Law students prove their mettle at Jessup Moot

Emma Gorman, Olivia D’Arienzo, Marina William and Jacqueline Lau with Michael Swanson.

It’s one of the most daunting legal theatres on Earth, a place where countries and states go head to head over points of international law, with the best lawyers in the world on centre stage.

How much more daunting then must The International Court of Justice (ICJ) be for mere law students who subject themselves to its forensic analysis, unrelenting questioning and uncompromising standards as part of the Jessup Moot?

Of course, the ICJ is based in The Hague, Netherlands, while the Jessup Moot is based in Canberra, Australia; but with several of Australia’s top international lawyers leading the cross-examinations, and judicial processes and a physical environment replicated in minute detail, it is as challenging an environment as most lawyers are ever likely to face.

Four Flinders University law students got first-hand experience of that environment recently when they pitted their legal skills against students from the most successful and well-resourced law schools in Australia in Canberra.

The team, comprising of Emma Gorman, Olivia D’Arienzo, Marina William and Jacqueline Lau, won a moot for the first time and were named the Best Newcomer Team. They also won the Spirit of Jessup Award, which is voted for by the participating students.

Participation in the Jessup Moot involves months of preparation, with all of the teams having to submit detailed documentation in advance of arguing their cases in Canberra.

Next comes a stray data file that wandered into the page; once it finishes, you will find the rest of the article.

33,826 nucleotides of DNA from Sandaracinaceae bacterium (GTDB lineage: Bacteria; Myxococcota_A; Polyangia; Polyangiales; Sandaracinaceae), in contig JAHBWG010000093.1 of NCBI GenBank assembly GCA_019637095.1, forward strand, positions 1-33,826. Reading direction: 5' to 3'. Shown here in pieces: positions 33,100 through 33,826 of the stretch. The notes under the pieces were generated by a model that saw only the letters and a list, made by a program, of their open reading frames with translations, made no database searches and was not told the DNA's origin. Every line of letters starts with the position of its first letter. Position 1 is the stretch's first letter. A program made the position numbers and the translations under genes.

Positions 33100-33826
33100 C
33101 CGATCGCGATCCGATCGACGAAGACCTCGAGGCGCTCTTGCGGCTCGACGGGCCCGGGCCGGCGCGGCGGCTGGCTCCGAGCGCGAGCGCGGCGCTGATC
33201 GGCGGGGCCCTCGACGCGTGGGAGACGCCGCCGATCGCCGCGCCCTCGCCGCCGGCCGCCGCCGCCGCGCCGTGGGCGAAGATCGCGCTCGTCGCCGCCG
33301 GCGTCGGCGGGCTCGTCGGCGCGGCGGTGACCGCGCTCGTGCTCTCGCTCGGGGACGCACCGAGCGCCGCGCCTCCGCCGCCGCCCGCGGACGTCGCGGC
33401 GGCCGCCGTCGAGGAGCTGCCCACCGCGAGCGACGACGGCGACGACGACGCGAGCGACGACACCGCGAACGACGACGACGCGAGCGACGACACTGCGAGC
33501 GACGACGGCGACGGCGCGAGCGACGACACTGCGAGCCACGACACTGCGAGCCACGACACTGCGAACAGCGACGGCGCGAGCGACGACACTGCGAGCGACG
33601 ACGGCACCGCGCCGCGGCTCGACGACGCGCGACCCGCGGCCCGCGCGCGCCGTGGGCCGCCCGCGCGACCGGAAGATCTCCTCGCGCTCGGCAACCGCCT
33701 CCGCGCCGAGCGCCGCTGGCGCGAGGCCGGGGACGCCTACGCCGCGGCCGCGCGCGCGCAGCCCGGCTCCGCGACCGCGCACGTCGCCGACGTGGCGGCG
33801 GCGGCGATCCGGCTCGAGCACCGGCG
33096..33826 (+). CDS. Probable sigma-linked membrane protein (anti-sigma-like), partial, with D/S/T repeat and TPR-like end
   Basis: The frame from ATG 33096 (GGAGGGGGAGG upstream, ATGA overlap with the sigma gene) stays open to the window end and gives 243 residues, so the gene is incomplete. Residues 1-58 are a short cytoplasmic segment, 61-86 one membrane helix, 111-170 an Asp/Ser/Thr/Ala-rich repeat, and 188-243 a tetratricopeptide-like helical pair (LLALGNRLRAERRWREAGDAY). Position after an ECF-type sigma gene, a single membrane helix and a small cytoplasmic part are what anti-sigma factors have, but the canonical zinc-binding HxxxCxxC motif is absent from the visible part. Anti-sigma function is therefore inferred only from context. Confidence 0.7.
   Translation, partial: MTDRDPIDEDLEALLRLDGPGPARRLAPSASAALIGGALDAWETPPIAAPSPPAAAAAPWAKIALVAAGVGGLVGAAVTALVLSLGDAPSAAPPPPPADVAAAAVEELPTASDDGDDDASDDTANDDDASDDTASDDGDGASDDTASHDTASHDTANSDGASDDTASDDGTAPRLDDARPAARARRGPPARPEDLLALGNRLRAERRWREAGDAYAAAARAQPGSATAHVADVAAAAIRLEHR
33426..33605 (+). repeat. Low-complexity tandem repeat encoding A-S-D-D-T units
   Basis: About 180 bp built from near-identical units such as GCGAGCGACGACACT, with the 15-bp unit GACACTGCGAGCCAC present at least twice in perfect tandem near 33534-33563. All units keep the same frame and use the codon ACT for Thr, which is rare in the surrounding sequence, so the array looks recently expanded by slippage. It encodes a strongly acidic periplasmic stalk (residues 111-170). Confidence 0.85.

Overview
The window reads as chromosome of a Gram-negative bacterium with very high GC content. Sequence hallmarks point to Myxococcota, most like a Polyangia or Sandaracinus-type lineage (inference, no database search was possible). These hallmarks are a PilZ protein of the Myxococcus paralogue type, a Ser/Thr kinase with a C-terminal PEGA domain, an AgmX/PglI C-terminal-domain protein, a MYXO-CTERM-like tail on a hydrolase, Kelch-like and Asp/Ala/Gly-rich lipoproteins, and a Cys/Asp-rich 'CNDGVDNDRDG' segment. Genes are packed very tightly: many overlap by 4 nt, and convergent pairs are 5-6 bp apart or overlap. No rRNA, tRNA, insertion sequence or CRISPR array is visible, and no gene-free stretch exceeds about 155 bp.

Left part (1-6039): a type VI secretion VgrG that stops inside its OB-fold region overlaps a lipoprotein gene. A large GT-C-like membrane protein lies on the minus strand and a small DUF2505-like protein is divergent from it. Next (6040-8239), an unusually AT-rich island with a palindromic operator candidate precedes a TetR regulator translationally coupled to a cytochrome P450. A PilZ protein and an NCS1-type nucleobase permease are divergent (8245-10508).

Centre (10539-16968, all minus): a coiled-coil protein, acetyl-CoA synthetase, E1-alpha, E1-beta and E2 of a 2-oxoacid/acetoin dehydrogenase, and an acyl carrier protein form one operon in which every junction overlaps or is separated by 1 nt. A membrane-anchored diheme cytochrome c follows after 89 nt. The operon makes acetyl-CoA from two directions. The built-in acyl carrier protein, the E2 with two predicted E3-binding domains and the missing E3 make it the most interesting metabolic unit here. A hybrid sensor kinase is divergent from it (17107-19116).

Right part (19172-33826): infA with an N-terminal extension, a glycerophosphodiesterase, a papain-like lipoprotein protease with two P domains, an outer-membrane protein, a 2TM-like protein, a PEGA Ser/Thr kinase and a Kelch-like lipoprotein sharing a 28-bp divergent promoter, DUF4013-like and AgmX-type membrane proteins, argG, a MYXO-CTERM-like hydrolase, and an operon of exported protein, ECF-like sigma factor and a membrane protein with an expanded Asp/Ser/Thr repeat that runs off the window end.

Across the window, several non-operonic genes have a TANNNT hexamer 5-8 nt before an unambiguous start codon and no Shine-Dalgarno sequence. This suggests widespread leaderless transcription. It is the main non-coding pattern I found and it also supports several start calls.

Dr Grant Niemann, Senior Lecturer in Law at Flinders University, is particularly well placed to assess just how difficult the Moot is. Dr Niemann was first Senior Trial Attorney of the International criminal tribunal for the former Yugoslavia before coming to Flinders.

He practically glows with pride as he talks about the commitment and determination of the Flinders team, and of how they held their own against some of the most prestigious law schools in Australia.

“Success at the Jessup Moot is highly sought after and achieving this success is heavily invested in by the participating universities, some of whom are very well resourced,” he said.

“For a team from a smaller university like Flinders to not only compete, but also to win a moot is a remarkable achievement because it takes a special kind of commitment to bridge that resources gap.

“It’s quite a moving experience to see one of your students up there, fearlessly slugging it out with teams that, to be perfectly frank, have a lot of advantages over them.”

Michael Swanson, the team’s coach, said he was particularly proud of their achievement.

“The Australian National Rounds of the Jessup moot constitute one of the strongest and toughest mooting competitions in Australia and the world,” he said.

“Finishing 13th out of 19 in a very strong field is an amazing achievement, earned through long nights with textbooks and more than one all-nighter in the Law computer lab.

Mr Swanson said that winning the Spirit of Jessup award was deserved recognition that the Flinders team had excelled against teams with much greater resources.

“Unlike other universities, the Flinders team partially funding their own expenses,” he said.

“In recognition of their efforts, they received the Spirit of Jessup award – the second time Flinders has won this award – for the team that faced the most adversity.

“It’s a remarkable achievement and everyone at Flinders Law School is very proud of them.”

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